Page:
However, the minute someone with a little more offensive upside and defensive flexibility starts knocking on the door, then I think the Blue Jays will need to reevaluate where they stand with Edwin Encarnacion.

Sure, we could keep hoping and keep waiting for Edwin Encarnacion to have that breakout season. It could very well come with the Toronto Blue Jays, it could come with another team, or it might not even happen at all.

The thing about enigmas is you eventually have to decide whether you want to keep traveling further down the rabbit hole no matter what, or whether you just want to cut your losses and just head back to the surface.

MLB 12 The Show Review

Wednesday, March 7, 2012  |  by 

Image courtesy of
Next to the Home Opener, the release of MLB 12 The Show is probably the second most anticipated day on the 2012 calendar for Blue Jays fans such as myself.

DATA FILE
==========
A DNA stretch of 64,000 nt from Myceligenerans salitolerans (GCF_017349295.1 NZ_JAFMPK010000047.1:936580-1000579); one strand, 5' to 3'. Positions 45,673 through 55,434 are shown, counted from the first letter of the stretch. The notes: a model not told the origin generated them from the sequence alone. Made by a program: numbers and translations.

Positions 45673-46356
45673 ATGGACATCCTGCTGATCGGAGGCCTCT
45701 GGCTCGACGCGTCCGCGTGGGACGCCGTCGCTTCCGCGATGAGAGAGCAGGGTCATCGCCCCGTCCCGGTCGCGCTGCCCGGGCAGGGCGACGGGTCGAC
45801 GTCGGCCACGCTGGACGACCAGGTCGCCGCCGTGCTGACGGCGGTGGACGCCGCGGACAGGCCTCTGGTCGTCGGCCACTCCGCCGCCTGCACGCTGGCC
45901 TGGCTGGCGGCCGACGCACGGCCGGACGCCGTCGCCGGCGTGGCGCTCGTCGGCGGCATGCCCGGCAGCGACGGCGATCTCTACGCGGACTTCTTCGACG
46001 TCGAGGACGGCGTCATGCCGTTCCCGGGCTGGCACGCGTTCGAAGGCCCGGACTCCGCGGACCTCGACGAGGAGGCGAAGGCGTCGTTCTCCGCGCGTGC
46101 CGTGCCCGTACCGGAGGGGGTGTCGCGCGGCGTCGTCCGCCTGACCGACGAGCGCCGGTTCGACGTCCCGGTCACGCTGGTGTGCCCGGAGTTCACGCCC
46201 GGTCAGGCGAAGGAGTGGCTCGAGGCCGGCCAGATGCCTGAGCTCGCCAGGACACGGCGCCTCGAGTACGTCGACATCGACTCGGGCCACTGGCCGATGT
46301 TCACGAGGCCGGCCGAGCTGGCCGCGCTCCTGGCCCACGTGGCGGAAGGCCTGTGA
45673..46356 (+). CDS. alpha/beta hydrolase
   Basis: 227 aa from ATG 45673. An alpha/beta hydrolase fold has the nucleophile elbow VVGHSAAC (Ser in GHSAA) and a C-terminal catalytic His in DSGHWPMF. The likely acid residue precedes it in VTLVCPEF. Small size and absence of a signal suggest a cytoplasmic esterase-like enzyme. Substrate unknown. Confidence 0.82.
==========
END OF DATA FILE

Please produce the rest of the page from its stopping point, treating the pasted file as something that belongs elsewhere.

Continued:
Truth be told that I played a lot of MLB 11 The Show last year. So much so that I wore out the right analog stick on my PS3 controller. That's how many virtual at bats I took last year, so having this year's edition of the game is just feeding my addiction for baseball even further.

Now that I've had a little time to play the game and comb through most of the new features, I've compiled all my thoughts into one cohesive review of the game. I haven't had a chance to explore all parts of the game quite yet, but here's my take on what I have played.


The operative word when it comes to hitting in MLB 12 The Show is "control". There is a multitude of options when you step into the box; you can have complete control with the new zone analog batting, or you can just stick with the traditional one-button batting mode.

I actually really enjoy the new zone analog batting feature because it forces your eyes to follow the path of the baseball as it travels from the mound to the plate. If you've ever played any of the Ken Griffey Jr. baseball games for N64, you'll be very familiar with this style.

I kept switching back and forth between pure analog batting and the zone analog batting simply because I was so used to pure analog from last year, but I really enjoyed the new style for MLB 12 The Show.